The booming stock market is producing a surge in capital gains, and the U.S. Treasury now expects to collect more in capital gains taxes this year than it has in a decade as investors take their winnings off the table.
The Congressional Budget Office has increased its estimate of expected asset sales, which it refers to as “realizations,” by 45% this year, bringing the total to more than $1 trillion. The increase in realizations is more than 10 times larger than the expected increase in wages and salaries, Politico’s Brian Faler reported Thursday.
The haul will mean that capital gains tax receipts become the third-largest source of government revenue, surpassing corporate income taxes.
“It’s a rare bright spot in the government’s otherwise dismal budget outlook — one that hearkens to the days of the dot-com bubble of the 1990s,” Faler wrote. “Back then, swelling capital gains went a long way towards erasing the government’s deficit.”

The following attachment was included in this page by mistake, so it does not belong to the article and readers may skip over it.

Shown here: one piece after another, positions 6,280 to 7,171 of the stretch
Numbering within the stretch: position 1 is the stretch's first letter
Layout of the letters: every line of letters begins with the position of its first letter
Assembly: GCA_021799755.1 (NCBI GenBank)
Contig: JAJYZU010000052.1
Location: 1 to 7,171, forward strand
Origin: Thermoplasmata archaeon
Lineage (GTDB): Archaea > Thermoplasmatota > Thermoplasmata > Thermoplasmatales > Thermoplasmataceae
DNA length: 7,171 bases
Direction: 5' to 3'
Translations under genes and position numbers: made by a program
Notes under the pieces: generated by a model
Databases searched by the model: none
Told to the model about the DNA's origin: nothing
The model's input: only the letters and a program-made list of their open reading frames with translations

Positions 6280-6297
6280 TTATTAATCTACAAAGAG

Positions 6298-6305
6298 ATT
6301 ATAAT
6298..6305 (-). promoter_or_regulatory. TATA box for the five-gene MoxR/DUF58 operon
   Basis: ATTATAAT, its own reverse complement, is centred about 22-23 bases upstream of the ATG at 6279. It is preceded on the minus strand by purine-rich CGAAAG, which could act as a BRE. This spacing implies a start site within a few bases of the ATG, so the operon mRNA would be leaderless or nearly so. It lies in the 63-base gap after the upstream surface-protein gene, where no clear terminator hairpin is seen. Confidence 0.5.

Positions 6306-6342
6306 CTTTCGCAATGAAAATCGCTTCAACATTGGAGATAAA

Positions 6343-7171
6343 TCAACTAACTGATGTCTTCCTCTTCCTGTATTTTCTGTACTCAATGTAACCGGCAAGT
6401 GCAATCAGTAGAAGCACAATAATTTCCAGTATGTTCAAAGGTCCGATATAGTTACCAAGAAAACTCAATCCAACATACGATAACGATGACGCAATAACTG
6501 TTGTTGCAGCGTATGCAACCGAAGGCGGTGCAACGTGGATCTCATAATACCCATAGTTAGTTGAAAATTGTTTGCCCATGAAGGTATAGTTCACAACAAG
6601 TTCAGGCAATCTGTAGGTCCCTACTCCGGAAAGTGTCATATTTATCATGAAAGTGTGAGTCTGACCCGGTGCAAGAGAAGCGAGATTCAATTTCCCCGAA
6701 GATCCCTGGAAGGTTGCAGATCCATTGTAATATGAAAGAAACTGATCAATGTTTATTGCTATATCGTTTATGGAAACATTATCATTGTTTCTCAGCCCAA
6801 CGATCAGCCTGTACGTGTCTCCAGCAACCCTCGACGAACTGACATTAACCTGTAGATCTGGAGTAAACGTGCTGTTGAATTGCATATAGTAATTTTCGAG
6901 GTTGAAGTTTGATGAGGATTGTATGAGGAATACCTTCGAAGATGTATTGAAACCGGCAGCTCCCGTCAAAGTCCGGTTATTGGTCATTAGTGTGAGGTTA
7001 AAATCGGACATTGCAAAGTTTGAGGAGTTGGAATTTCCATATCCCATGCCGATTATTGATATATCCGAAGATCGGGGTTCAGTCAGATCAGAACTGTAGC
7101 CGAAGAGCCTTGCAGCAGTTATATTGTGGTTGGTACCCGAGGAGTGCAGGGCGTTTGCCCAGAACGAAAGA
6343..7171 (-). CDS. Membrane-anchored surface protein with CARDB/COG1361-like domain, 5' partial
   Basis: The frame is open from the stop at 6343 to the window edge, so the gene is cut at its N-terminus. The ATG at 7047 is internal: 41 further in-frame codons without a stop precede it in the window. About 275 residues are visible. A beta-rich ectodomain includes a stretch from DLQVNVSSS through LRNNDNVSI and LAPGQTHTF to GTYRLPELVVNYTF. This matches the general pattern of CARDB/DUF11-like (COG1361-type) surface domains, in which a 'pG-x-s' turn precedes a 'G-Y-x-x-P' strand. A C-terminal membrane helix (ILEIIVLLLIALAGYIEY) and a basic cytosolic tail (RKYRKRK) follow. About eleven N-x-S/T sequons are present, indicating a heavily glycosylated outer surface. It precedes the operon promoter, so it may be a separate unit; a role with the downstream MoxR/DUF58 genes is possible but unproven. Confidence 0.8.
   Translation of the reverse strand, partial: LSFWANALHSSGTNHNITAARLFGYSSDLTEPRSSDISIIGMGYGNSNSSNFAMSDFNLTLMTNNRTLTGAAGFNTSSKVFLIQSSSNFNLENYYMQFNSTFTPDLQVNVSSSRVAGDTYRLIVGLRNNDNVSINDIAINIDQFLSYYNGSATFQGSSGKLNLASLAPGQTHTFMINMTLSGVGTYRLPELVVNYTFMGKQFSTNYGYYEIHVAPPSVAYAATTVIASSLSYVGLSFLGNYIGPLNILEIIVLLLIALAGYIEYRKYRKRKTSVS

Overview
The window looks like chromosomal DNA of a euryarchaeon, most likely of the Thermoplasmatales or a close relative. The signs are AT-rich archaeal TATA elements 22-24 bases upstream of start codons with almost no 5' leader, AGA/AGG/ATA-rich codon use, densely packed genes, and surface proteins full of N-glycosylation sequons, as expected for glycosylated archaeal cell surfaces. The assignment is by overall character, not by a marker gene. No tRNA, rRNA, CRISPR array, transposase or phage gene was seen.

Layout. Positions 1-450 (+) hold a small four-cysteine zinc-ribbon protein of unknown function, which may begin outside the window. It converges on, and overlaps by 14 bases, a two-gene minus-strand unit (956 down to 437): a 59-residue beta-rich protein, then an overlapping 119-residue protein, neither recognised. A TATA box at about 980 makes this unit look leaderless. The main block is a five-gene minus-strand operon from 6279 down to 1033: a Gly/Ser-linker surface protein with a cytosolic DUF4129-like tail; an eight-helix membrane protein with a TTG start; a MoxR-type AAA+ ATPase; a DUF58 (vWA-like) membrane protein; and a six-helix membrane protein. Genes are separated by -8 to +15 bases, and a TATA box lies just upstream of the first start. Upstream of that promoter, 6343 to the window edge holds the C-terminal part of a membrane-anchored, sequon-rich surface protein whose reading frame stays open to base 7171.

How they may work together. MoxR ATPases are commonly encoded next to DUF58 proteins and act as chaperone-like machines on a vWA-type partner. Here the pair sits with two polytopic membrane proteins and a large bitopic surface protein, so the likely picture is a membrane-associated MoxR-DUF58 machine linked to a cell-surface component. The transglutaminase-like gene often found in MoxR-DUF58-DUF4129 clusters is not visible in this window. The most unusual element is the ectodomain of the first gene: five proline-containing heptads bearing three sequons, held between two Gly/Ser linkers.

The stock market surge is helping state government budgets, too. Tax revenues are 39% higher than expected in Connecticut, for example, pushing receipts back near pre-Covid levels.
The bottom line: In the early days of the pandemic, the CBO cut its estimates for capital gains realizations in 2021 to $823 billion, a reduction of 18%. But the ever-climbing stock market has spurred CBO to revise that estimate upward to $1.2 trillion. As a result, capital gains taxes are now estimated to come to $197 billion in 2021, up from $164 billion in 2020.
Measured as a percentage of the economy, capital gains realizations will equal 5.4% of GDP, Faler said, a level not seen since before the Great Recession.